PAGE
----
Back to School Check-Up

Many parents are already setting children into sleep routines and checking off school supply checklists. One important activity to add to this end of summer rush is the Back to School Check-Up, a few ideas to ensure your children continue a drug-free life.

Pre-K to Sixth Grade

One of the first and best gifts we can give our child is Resilience. Teaching resilience is acknowledging that life can be difficult, but there are healthy ways to cope with that hardship. It is important we teach our children to power through strife, talk to us about their problems, and ask for help when they need it.

With this emotional and relational maturity, our children will be more resilient to peer-pressure and temptations from drugs. We can nurture this resiliency by not only talking to our children, but also modeling the behavior we want them to follow. Showing them ways to cope with stress without using substances can be a major step in building their resilience to drugs. Use breathing techniques, physical exercise, or communication to deal with stress.

For more information on modeling behavior, click here:

Middle School

Middle school is a difficult time for children as peer pressure and fitting in become more important. The age for first use of drugs is between 10 and 12 years old. To prepare for this, it is a good idea to help your child develop and practice refusal strategies.

  • Help your child understand the risks.
  • Encourage your child to practice saying no.
  • Work with your child to develop multiple excuses to avoid taking substances.

It may also be beneficial to develop a code with your child. Create a short phrase or message they can text you to get you to pick them up from any situation, no questions asked. Having strong lines of communication with our children can help them have the confidence to say no. For more information about drug refusal strategies, click here:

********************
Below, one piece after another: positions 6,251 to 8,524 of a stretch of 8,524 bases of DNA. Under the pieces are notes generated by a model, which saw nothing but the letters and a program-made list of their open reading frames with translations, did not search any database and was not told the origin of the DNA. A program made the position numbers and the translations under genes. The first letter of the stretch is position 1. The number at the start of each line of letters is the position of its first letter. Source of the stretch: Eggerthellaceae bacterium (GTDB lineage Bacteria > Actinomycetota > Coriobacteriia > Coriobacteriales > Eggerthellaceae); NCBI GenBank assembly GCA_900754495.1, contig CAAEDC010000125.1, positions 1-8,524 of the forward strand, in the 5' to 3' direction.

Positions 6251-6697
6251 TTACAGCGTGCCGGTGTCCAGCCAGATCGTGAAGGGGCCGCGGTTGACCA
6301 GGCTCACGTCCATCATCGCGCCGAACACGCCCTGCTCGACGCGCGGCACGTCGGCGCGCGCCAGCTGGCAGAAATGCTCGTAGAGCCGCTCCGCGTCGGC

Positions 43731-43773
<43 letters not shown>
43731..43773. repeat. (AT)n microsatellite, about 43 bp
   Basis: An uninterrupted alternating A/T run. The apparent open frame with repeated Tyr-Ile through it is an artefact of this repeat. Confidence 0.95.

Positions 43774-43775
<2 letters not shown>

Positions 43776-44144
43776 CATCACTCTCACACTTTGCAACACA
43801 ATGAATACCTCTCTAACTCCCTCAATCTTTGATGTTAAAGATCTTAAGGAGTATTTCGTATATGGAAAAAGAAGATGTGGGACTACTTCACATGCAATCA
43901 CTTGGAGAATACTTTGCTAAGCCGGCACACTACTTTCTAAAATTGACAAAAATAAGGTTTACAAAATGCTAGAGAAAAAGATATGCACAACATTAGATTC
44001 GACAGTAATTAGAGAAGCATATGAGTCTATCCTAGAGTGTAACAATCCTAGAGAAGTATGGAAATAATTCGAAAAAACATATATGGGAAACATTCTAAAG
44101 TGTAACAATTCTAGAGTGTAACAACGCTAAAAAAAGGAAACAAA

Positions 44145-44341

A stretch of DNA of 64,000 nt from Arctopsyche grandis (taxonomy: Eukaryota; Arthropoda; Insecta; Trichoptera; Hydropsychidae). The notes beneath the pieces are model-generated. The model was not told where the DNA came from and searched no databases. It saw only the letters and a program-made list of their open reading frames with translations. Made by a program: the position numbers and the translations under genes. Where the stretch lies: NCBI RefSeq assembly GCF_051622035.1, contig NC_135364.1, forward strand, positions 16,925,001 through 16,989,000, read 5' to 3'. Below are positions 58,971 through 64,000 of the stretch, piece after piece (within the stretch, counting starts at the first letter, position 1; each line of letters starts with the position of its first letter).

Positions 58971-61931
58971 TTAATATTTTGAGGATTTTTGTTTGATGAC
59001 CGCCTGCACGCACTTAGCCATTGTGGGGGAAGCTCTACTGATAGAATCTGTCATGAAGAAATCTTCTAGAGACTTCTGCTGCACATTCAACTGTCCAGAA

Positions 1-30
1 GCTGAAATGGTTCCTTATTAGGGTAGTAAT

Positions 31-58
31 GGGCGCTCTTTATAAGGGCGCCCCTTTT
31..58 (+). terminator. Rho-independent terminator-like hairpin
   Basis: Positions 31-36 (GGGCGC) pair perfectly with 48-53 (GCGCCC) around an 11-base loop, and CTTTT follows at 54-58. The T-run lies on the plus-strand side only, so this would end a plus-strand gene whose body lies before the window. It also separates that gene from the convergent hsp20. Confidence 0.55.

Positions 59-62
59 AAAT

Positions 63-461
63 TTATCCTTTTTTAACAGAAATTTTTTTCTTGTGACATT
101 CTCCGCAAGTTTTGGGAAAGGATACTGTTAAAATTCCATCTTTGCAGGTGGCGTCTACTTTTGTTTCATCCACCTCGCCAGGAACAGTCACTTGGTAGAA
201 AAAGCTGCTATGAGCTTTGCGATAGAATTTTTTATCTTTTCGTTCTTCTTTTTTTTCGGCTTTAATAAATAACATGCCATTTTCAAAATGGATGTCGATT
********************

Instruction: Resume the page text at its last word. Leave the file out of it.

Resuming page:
High School and Beyond

The teenage years can be a challenge for any parent/child relationship. Teenagers may try to find new levels of independence, but that is not always a bad thing. Keep communication open, and set clear boundaries. Explain what behavior is expected of your child and define clear consequences when rules are broken. Although parents are responsible for handing down authority, encourage your child to talk to you no matter the issue. Maintain your relationship, remind them of refusal strategies, and give them the freedom to be a teenager. Monitor your children but trust them to make the right decision. Intervene when they do not.

Check Your Home

Most of the prescription drugs teenagers experiment with come from the medicine cabinets in your own home or from the medicine cabinets of their friends. Today is a good time to go through your prescription medication and throw away any that are not needed or out of date. The safest way to dispose of prescription drugs is to take them to official drop boxes. For prescription drop box locations, click here:

Remember, you are by far the greatest influence in the life of your children. Use that influence wisely as you continue to build a strong relationship with your child. This foundation will go a long way to encourage your children to continue a drug-free and healthy life.

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